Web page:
It is best to understand how lazy evaluation works by looking at examples. Consider the following example:
In this query we add another column to the output of the info() plugin called “Log” which contains the **log() **function. We then use this column in the WHERE clause. Since the log() function always returns true, the row will pass the filter and be emitted, as well as a log message printed.
What happens however, if the row is filtered out? Let us change this query to be filtered only if the OS is windows (this query is running on Linux).
Since no rows are emitted, the log() function is never evaluated! Therefore we got no logging message. Notice how the log() function is evaluated lazily — since the output is not needed since the row is filtered out.
Let’s now change the query to consider the Log column in the WHERE clause
Because the WHERE clause needs to evaluate the column “Log” the log() function will be evaluated first — even though the row is ultimately eliminated, we still receive a log message!
VQL evaluates a logical expression in a lazy manner — the left hand side of the AND clause is evaluated, and if true the right hand side is evaluated.
Let’s swap the order of the AND clause
This time the row is eliminated by the left hand condition (OS = “Windows”) and VQL does not need to evaluate the Log column at all! Hence we get no logging message.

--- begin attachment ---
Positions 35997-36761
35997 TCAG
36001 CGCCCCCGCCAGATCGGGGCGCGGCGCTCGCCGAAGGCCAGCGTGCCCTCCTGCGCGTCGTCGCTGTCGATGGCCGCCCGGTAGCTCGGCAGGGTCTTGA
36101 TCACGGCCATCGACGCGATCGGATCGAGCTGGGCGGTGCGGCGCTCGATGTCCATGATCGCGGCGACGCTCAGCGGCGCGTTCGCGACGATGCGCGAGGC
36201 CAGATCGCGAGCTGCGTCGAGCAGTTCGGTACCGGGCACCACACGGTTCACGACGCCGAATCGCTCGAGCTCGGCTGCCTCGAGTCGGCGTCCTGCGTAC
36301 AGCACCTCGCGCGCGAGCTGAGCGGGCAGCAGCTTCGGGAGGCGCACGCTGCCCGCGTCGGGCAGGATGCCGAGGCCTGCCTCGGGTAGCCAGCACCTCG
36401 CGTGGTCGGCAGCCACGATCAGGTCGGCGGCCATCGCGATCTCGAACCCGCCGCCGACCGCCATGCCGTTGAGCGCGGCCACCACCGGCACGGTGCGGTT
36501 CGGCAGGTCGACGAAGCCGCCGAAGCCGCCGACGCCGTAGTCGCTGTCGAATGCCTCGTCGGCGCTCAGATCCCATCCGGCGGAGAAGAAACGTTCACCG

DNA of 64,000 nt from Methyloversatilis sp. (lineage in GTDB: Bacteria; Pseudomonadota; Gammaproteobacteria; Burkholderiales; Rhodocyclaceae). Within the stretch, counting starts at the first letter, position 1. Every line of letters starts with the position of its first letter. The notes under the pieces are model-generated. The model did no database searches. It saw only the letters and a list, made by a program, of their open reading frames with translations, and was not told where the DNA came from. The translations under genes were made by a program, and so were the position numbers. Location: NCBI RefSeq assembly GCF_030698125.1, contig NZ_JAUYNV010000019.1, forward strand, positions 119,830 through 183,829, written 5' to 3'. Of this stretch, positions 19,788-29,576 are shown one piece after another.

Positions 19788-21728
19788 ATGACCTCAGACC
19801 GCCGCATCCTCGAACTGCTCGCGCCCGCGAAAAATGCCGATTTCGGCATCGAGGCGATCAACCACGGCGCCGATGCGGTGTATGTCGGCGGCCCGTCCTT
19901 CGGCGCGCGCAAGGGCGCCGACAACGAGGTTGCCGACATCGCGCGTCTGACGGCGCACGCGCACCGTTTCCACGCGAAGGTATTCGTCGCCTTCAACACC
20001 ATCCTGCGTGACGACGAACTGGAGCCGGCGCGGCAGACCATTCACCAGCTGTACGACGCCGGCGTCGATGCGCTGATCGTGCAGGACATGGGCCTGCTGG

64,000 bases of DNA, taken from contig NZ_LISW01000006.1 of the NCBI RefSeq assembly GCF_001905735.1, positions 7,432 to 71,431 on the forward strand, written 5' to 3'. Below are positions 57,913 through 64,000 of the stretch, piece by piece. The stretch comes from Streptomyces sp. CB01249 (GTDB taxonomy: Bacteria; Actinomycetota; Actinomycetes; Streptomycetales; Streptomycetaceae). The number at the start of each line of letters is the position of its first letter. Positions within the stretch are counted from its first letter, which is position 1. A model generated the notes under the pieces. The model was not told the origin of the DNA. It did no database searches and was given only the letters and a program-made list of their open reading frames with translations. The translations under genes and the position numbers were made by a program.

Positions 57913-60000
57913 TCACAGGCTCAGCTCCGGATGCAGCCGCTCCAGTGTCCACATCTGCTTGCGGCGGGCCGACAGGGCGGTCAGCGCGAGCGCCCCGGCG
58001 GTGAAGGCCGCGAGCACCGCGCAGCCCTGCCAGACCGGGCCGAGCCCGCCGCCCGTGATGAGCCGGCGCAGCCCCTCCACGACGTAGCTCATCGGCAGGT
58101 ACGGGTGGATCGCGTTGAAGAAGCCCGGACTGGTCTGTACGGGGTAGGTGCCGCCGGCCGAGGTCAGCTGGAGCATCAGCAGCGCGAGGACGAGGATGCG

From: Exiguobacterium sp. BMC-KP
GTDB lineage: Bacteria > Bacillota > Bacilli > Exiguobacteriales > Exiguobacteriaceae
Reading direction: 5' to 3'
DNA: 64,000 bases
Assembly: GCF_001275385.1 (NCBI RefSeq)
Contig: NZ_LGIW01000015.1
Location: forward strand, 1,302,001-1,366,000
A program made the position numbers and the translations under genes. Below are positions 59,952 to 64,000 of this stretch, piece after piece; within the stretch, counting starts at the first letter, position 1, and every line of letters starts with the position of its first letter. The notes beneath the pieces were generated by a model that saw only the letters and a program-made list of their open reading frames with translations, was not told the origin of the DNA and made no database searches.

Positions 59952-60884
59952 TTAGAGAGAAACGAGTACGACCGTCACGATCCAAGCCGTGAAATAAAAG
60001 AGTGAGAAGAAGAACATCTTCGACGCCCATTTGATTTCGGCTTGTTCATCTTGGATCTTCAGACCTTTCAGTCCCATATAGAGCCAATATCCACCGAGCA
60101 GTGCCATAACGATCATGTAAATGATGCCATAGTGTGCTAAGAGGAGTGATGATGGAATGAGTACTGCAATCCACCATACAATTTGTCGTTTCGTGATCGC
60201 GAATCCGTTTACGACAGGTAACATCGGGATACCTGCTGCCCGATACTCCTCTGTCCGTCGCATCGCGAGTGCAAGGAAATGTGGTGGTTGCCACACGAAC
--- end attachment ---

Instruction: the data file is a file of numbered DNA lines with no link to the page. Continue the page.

The previous discussion was rather theoretical but how would you use this behavior in reality? When we write VQL it is important to bear in mind how expensive we believe each operation would be.
For example consider the hash() function which calculates a hash of a file when evaluated. Suppose we were looking for a particular file with a known hash in the /usr/bin directory.
This query is rather expensive — we have to hash every single file in the directory and compare that to our malicious hash (In VQL =~ is the regex match operator). If the directory is large, or we search through many directories, this can take many minutes!
Instead we can leverage the lazy evaluation property to make the query far more efficient by considering other attributes of the file which are quicker to calculate
This revised query is almost instant! We only really hash those files whose size is exactly 499 bytes and never hash any of the other files which are not the ones we are looking for!
We can now encode this VQL query in an artifact, and launch it as a hunt on our entire deployment. This low cost, almost instant hunt is well suited for very wide deployment without fear of adverse effects on endpoint performance.
VQL is a very powerful way of searching for specific indicators on the end point. A good working knowledge of VQL pays dividends to the DFIR hunter. This first part in our series of articles about VQL internals hopes to provide you with the tools and confidence to forge your own VQL queries. In the next article we explore VQL’s control structures such as if(), foreach() and switch().
If you want to know more about Velociraptor, VQL and how to use it effectively to hunt across the enterprise, consider enrolling for the next available training course at https://www.velocidex.com/training/.